Support Older Novice Drivers: Build Awareness of the Trend in Licensure
Parents ideally raise their children to become independent and “fly the coop” so to speak. They work hard helping their children to develop the skills of life, maintain healthy and consistent relationships, and to be able to build a family with someone they love and eventually do what they did – raise children of their own.
Many kids and teenagers attribute the pinnacle of independence to getting that driver’s license. No more asking Mom or Dad to take them on an errand. Now they can shop, socialize, and just explore much more easily. Driving has serious ramifications though and we will discuss many of them in coming posts. So stay tuned. I was inspired to write a series of posts as this week, October 19-25, 2014 is National Teen Driver Safety Week otherwise known as NTDSW.
Focus of this year’s NTDSW
- What this year’s National Teen Driver Safety Week awareness campaign is addressing is the interesting fact that many teenagers will delay getting their licenses until 18 or later. Delaying getting a license can be positive in that kids too young to drive won’t be driving until they are ready. It also can mean that there are those who did not have the means to pay for the education and are now getting their license later with fewer requirements, namely a GDL.
- Many youth may choose to drive unlicensed before the age of 18 simply because they cannot afford the requirements of the GDL.
- In cities where there is ample public transportation, driving a car can be delayed and recommended. However, as mentioned, there are the educational and experiential deficits to be considered as well.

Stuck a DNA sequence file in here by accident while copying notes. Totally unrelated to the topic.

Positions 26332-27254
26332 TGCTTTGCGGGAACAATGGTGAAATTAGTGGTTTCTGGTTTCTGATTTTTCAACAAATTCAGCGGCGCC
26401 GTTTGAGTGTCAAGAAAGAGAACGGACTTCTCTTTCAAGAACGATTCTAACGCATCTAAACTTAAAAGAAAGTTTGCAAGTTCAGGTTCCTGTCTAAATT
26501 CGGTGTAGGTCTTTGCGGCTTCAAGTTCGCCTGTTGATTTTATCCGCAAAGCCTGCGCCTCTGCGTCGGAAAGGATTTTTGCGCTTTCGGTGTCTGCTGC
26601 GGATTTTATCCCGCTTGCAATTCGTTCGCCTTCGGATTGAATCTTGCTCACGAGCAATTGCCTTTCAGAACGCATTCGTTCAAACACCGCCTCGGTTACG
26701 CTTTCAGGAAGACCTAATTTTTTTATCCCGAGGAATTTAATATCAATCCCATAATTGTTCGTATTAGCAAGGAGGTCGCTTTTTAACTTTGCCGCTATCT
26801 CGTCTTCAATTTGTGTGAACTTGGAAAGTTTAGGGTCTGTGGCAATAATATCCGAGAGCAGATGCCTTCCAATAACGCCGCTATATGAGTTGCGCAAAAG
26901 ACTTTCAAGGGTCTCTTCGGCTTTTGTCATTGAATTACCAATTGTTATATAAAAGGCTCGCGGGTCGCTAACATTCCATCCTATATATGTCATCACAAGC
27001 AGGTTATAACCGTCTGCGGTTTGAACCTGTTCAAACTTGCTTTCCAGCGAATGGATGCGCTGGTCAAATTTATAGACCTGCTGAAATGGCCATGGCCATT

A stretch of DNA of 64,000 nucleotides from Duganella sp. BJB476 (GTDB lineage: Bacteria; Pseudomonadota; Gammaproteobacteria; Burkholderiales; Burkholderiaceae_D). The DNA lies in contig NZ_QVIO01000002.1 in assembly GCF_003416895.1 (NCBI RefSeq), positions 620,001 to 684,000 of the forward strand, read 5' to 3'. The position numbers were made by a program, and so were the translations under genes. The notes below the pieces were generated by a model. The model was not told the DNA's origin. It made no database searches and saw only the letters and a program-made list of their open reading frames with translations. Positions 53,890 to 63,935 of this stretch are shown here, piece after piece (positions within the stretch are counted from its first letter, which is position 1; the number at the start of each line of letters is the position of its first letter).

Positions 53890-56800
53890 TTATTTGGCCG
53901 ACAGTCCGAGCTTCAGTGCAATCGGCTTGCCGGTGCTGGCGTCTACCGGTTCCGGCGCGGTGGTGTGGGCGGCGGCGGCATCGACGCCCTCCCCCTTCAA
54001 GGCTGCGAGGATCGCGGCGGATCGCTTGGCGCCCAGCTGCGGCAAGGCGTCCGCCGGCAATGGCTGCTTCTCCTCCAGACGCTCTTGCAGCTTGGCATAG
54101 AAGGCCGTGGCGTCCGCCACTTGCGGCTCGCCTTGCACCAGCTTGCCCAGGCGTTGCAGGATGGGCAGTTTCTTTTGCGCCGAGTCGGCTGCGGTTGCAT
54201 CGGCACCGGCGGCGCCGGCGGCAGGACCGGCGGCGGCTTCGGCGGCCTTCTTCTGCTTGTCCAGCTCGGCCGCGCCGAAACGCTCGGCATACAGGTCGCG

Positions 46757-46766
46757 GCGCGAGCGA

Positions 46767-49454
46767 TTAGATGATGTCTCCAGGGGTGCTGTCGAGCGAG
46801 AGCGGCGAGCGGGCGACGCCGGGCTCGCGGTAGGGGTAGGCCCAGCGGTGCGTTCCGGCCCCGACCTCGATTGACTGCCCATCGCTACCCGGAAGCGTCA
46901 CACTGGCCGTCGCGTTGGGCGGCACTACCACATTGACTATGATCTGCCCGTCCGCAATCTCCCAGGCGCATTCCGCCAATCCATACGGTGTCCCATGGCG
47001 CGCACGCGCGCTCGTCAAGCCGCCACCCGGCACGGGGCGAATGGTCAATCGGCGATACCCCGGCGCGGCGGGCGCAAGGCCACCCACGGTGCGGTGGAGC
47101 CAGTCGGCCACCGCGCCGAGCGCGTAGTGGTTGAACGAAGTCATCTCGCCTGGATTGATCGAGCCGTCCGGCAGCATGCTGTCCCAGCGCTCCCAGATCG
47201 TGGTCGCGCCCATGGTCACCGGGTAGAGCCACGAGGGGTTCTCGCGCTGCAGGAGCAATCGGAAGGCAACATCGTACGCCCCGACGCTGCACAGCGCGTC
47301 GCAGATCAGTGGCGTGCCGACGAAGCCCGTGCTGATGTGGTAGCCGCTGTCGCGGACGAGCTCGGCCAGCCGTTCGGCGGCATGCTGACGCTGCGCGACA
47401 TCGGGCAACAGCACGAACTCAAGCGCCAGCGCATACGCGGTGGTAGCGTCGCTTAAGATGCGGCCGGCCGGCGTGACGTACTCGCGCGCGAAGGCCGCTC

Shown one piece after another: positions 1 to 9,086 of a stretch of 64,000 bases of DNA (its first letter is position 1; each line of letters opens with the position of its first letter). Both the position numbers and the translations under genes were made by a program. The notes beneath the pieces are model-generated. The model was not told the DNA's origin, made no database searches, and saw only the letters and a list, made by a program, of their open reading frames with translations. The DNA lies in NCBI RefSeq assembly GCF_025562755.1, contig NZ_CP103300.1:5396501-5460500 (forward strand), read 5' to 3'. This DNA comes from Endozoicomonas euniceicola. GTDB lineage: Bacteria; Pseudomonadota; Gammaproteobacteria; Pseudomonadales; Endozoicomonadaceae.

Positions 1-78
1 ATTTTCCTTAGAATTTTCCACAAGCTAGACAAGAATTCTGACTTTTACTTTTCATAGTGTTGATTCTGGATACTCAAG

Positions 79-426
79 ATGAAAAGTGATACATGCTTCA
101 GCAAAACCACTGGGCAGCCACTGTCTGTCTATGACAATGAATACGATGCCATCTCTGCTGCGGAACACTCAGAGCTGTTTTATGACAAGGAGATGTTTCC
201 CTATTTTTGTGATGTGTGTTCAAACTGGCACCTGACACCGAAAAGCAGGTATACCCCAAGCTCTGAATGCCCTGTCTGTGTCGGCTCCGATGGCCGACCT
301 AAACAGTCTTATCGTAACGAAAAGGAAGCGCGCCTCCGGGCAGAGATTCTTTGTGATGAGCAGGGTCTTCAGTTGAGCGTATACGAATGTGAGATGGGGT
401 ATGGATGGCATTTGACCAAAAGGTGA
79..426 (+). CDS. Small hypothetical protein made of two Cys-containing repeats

In fact, one out of three teens will get a license at 18 or older without the protective benefits of Graduated Driver Licensing also known as GDL. Read more here.
- Obtaining a license without proper education (GDL) is legal but not recommended.
- New Jersey is the only state that requires a GDL until the age of 21.
- Novice drivers – regardless of their age – are more likely to get into automobile accidents. Those getting licenses at 18 are more prone to having more accidents during their first month of driving than those who have gotten licenses earlier. That is, even though they are older they still do not have the education or experience.
- Raise the GDL minimum age to at least 20 in the rest of the states.
- For those who get licenses at 18 or older due to socioeconomic factors, at least give yourself the education you need to be a safe driver. Parents – please take notes.
- Read up the permit booklet. Learn the rules for driving especially for your state and those you’ll visit.
Practice makes perfect. There is nothing to be ashamed of. Ask an older friend, mentor or parent to accompany you to practice parking, driving both in heavy city traffic and easier areas.
- Only practice your highway driving after you’ve attained certain proficiency with city driving. Know hoe to change lanes, check your mirrors consistently, know who’s around you.
- Take a few inexpensive lessons to brush up on your driving skills. Even if you’re not required to get the GDL (which can be much more time consuming and expensive) at least get some professional guidance for 3 or so sessions. I did it and it proved to be very valuable and affordable!
These suggestions are from me and from The Children’s Hospital of Philadelphia.
All in all they are basic and intuitive suggestions which anyone can come up with.
When your child comes to you requesting to get their license, know that they are trying to become independent. Help them in this process; just guide them to do it responsibly as well.
Enjoy this short video on safe driving tips for teens from The National Safety Council.